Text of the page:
Techniques in Art can be familiar and comfortable.

But sometimes you might want to just break out of your mould and try something new and different.

The picture here was my first attempt at using pastels.  My preferred medium is acrylic; my preferred base is canvas.  I love to ‘break out’ regularly and I learn a great deal in the process.

I call this piece “Enchanted trees” because the trees have been given a ‘living’ character.  At any minute they could start heaving themselves into life and begin lumbering over their leafy carpet.

Using pastels was a challenge because I’m used to being able to layer colour over colour so had to think about the lightest areas first and work toward darker tones.  Layering too much with pastels also causes the grip on the paper to be lost so subsequent layers may not ‘stick’ and if you like the grain of the paper to show through, too many layers will smooth it off.

Exploring new techniques in art is like exploring new techniques in life.  You learn in the process; you push your boundaries and step outside of your comfort zone; you grow.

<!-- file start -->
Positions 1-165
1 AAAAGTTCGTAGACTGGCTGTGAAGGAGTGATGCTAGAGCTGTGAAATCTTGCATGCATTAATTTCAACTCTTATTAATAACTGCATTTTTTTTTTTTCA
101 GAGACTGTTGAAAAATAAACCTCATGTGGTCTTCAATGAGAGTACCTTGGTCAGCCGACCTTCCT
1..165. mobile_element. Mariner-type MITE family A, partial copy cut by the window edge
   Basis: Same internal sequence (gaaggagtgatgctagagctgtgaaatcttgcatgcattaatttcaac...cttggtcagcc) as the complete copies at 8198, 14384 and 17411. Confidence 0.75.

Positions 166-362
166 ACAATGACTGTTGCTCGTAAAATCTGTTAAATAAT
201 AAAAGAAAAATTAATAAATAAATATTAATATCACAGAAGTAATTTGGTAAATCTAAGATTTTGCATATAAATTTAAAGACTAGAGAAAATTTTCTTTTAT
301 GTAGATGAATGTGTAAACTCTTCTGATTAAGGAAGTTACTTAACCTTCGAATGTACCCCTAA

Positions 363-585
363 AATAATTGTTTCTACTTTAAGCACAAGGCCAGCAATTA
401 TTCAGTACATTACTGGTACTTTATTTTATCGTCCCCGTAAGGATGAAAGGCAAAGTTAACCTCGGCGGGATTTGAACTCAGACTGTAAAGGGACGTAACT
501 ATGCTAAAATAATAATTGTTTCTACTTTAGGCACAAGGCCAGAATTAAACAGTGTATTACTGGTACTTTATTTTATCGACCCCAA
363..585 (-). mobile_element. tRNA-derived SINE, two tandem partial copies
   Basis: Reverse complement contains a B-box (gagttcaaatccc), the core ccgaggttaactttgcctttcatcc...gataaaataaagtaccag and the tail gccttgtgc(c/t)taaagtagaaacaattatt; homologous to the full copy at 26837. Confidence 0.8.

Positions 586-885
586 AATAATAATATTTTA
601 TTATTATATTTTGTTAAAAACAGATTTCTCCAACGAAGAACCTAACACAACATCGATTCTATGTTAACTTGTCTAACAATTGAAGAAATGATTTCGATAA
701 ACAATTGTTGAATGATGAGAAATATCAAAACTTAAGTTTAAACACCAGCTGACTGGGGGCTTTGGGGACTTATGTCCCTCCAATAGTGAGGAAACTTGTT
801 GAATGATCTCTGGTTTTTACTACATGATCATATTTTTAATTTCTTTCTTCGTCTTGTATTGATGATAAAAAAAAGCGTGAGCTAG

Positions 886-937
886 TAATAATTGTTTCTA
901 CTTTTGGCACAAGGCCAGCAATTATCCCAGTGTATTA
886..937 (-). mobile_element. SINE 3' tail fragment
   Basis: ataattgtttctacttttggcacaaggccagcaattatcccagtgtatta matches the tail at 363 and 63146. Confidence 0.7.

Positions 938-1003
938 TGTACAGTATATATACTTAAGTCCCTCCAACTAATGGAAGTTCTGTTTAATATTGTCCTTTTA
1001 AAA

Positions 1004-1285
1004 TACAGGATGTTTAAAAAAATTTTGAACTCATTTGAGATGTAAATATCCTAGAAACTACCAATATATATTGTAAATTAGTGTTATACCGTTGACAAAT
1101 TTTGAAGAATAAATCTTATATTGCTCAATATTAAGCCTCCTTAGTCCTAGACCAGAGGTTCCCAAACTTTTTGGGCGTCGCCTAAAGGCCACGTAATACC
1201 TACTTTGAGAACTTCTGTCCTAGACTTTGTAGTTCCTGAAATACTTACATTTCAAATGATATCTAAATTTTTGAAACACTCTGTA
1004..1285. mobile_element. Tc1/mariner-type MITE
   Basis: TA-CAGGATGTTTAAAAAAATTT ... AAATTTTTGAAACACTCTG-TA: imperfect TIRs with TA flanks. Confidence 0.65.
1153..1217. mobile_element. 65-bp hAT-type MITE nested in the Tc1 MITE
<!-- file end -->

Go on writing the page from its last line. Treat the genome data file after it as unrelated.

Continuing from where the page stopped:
When we stick with what we know we are limiting ourselves.  Yes, we do need to be consistent to gain the practice, the skill, the credibility and consistency needed in our lives, work and art, but just as the occasional exploration of our skill set will strengthen our work, so the occasional exploration of our beliefs, values or behaviours will help us realise where we are stuck in a rut that’s not working for us and where we can expand, grow and be more true to ourselves.

If you were to try  totally different techniques in art what would they be?

If you were to examine an area of your life or behaviours that needs some tweaking, what would that be?


© Copyright 2012 http://beelilli.com, techniques in art


Looking After Your Art

Once you’ve spent your hard-earned cash on buying a beautiful painting, print or textile, it makes sense to look after it and keep it in good condition.  You never know what it might be worth in a few years time if your favoured artist becomes very collectable.